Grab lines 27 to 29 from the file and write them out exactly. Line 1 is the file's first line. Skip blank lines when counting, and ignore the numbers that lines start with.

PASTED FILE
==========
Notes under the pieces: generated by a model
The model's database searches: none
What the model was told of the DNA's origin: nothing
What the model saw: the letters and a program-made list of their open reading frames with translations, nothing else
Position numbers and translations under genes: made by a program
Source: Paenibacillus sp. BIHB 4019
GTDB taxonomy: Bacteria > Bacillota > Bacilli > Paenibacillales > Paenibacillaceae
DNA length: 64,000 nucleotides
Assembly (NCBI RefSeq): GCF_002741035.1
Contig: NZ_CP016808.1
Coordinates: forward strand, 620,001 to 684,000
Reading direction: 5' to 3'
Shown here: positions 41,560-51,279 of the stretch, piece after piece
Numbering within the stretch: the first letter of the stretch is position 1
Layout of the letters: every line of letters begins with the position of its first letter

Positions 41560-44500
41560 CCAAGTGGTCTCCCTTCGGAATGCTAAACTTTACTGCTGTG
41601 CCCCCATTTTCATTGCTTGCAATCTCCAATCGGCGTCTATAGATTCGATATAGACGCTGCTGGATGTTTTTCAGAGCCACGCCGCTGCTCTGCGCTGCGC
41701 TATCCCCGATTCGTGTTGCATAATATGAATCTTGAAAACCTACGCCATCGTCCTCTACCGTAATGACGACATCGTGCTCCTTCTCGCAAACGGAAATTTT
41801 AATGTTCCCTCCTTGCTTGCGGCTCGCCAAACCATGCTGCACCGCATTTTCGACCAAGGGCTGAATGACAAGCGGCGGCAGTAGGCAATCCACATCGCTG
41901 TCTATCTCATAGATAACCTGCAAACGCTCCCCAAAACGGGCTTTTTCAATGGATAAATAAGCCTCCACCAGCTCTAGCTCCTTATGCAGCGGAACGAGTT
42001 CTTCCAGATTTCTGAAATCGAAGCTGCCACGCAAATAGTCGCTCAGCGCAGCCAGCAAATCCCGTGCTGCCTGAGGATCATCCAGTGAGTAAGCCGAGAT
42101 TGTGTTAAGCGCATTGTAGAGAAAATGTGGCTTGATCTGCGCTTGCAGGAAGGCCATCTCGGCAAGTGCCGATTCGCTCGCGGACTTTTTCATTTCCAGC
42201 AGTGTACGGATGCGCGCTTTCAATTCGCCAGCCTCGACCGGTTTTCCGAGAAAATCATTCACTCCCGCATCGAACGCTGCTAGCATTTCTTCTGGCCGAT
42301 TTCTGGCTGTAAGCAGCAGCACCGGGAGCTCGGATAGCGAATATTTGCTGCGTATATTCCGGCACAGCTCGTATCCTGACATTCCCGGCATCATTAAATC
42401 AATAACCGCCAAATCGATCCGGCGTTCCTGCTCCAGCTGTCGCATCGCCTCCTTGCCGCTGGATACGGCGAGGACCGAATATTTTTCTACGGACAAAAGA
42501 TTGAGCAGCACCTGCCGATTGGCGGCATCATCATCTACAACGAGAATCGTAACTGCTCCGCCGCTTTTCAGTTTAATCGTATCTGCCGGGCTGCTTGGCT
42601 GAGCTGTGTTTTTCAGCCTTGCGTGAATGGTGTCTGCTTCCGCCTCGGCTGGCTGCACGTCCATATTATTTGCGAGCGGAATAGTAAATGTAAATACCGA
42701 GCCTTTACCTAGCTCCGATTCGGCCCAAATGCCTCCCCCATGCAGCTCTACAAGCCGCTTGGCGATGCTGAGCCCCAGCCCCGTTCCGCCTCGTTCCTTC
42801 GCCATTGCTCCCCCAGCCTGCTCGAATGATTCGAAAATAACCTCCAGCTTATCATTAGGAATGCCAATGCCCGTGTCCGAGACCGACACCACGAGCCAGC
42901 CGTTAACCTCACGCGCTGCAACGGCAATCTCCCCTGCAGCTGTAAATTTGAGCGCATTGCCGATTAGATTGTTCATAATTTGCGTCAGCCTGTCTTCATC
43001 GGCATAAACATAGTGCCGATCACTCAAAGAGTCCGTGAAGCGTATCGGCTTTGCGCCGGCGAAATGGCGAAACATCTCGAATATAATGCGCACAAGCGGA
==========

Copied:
42501 TTGAGCAGCACCTGCCGATTGGCGGCATCATCATCTACAACGAGAATCGTAACTGCTCCGCCGCTTTTCAGTTTAATCGTATCTGCCGGGCTGCTTGGCT
42601 GAGCTGTGTTTTTCAGCCTTGCGTGAATGGTGTCTGCTTCCGCCTCGGCTGGCTGCACGTCCATATTATTTGCGAGCGGAATAGTAAATGTAAATACCGA
42701 GCCTTTACCTAGCTCCGATTCGGCCCAAATGCCTCCCCCATGCAGCTCTACAAGCCGCTTGGCGATGCTGAGCCCCAGCCCCGTTCCGCCTCGTTCCTTC